Retailers Expect Sparkling Wines To Shine As The New Year Approaches

From tasting events to social media content, beverage alcohol stores celebrate the holidays with Champagne and bubbly sales.

At McCabes Wine & Spirits in New York City, different Champagne brands (display pictured) are highlighted every Friday in December.
At McCabes Wine & Spirits in New York City, different Champagne brands (display pictured) are highlighted every Friday in December.

Wine and liquor retailers are well stocked with sparkling wines to meet demand from price-conscious consumers. The Champagne supply chain is strong, but the French bubbly faces economic challenges this holiday season. “The rising production costs of Champagne are naturally influencing pricing, but luckily our extensive network and strong partnerships in both New York and France continue to enable us to uncover remarkable value propositions for our clients,” says Tom Zacharia, lead buyer for Champagne and new world wines at Zachys in Port Chester, New York. 

Zachys is spotlighting such Champagnes as Dom Pérignon ($330 to $13,000 a 750-ml.) and Laurent Perrier Grand Siècle ($260 for the recently released No. 26). The store’s marketing efforts focus on tastings and social media posts that offer suggestions for different holiday moments. “We have featured many of the prestigious selections that we are a known destination for in our recent email marketing and advertising,” Zacharia says. “In our upcoming features, we are excited to highlight our discoveries in sparkling wines and Champagnes under $50, along with vintage selections under $100, showcasing exceptional quality at different prices.”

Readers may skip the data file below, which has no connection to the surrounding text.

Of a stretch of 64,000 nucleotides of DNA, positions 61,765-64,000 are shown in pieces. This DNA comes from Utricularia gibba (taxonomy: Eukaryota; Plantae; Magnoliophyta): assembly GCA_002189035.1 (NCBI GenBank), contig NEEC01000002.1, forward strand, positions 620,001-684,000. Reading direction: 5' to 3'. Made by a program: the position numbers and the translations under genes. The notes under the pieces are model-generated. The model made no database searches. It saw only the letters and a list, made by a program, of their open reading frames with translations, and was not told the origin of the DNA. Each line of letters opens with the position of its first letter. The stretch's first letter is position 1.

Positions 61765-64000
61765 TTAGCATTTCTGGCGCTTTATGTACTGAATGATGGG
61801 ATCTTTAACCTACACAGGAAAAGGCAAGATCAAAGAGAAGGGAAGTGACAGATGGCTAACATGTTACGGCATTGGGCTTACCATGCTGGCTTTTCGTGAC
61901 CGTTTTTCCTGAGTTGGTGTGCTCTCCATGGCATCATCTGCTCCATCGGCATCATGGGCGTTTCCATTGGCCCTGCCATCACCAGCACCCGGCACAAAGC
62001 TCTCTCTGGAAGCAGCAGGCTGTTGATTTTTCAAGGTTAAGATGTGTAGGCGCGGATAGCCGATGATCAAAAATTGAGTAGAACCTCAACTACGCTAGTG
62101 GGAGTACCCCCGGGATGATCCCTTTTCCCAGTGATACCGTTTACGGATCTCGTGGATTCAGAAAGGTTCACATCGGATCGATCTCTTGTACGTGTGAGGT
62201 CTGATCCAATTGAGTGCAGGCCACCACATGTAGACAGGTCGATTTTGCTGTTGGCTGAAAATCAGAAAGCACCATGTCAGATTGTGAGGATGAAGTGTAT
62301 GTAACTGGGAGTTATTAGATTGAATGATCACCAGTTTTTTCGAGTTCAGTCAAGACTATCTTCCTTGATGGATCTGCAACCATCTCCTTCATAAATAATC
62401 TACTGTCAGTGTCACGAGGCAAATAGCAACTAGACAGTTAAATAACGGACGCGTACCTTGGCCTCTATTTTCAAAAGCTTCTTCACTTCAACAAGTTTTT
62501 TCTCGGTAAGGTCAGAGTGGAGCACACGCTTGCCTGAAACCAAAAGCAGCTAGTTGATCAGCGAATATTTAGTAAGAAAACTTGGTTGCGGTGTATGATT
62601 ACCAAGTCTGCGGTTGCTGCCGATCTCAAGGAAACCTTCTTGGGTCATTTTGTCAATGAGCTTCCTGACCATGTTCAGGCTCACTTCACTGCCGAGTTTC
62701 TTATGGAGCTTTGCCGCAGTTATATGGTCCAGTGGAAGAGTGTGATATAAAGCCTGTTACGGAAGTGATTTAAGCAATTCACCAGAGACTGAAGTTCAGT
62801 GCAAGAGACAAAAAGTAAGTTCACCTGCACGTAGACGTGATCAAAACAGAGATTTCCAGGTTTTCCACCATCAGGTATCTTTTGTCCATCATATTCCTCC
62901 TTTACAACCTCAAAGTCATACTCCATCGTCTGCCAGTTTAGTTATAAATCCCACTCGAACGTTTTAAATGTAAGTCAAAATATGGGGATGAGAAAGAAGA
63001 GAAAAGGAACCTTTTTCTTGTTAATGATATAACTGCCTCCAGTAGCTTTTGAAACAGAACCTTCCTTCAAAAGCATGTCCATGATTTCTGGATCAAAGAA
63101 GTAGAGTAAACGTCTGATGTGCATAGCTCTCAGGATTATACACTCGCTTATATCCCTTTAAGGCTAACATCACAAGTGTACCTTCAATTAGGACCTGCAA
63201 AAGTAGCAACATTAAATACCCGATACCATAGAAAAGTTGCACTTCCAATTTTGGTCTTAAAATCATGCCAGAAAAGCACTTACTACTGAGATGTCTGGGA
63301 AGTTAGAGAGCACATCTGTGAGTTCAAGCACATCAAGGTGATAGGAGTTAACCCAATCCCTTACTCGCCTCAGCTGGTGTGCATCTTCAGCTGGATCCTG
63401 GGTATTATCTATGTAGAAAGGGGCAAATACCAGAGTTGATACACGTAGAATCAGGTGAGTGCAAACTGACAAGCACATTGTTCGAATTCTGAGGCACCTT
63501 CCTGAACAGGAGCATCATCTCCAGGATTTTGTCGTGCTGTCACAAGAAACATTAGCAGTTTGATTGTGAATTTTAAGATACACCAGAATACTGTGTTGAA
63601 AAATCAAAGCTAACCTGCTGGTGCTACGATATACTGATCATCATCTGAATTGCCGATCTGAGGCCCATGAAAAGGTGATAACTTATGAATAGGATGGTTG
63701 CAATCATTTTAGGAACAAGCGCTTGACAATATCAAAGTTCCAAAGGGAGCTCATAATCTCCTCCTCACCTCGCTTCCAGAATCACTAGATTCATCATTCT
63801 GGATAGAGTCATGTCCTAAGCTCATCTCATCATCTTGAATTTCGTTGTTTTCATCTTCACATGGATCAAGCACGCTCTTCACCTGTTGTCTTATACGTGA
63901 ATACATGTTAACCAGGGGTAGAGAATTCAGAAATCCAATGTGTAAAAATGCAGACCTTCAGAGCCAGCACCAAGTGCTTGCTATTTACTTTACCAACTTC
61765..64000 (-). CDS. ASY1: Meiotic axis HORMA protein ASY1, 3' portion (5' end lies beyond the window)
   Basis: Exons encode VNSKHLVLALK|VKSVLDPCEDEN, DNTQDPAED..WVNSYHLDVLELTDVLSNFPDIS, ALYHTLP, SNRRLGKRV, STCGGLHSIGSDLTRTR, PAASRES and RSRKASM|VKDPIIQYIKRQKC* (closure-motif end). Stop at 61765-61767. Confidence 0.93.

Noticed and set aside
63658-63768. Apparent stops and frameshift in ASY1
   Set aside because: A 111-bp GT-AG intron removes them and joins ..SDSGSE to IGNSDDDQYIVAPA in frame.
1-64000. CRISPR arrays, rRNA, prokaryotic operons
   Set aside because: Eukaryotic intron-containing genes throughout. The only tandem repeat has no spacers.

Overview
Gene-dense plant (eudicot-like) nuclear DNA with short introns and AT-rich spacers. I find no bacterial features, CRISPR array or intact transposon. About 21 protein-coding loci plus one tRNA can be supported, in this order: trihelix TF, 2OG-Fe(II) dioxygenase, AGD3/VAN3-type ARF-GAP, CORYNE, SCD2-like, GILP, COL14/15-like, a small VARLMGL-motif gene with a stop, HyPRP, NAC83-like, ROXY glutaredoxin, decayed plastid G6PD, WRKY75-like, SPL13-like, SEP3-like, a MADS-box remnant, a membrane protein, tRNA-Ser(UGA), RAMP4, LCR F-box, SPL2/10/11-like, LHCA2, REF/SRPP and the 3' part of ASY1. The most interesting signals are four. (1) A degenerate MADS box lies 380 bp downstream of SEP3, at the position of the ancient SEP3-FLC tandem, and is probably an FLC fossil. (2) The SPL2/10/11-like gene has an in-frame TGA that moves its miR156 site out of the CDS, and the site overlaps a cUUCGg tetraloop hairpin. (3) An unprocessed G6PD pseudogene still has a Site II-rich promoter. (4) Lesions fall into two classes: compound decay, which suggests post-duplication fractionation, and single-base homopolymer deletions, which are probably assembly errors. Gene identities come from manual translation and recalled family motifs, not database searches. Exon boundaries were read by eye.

The retailer’s recent in-store Winter Champagne Soirée, attended by more than 100 customers, presented over 30 Champagnes, including Krug ($230 to $1,700 a 750-ml.) and Bollinger ($120 to $4,515). The store also hosted a Champagne dinner in New York City with Maud Rabin, CEO of Rare Champagne ($250 for the 2008 to $740 for the 1988), pairing one of seven expressions dating back to 1988 with each course. “Beyond content and tastings, we like to creatively leverage the elegance of Champagne packaging to create striking in-store displays,” Zacharia says. “This year, our store layout prominently highlights an assortment of ready-to-gift boxed Champagnes at checkout, in our sparkling wine section, and in our Fine Wine Room.”

Zachys’ top-selling Champagnes brands are Dom Pérignon, Veuve Clicquot ($55 to $320 a 750-ml.), Taittinger ($260 to $600), Krug, Pierre Péters ($75 to $135), Laurent Perrier ($60 to $550), and Jacques Selosse ($800 to $1,000). Leading non-Champagne sparkling wines include Leonia Pomino ($45) and Raventós ($20 to $30). “While renowned brands will always draw interest, we’re witnessing an increasing curiosity to explore beyond these familiar names,” Zacharia says. “Clients are more open to trying wines from smaller producers and regions.”

Champagne remains a go-to gift for the holidays and special occasions. “We’re noticing a broader distribution of sales across the year, rather than a heavy concentration solely around major holidays,” Zacharia says. “Currently, things are really heating up, and our focus is on maintaining ample stock to meet our clients’ requests.”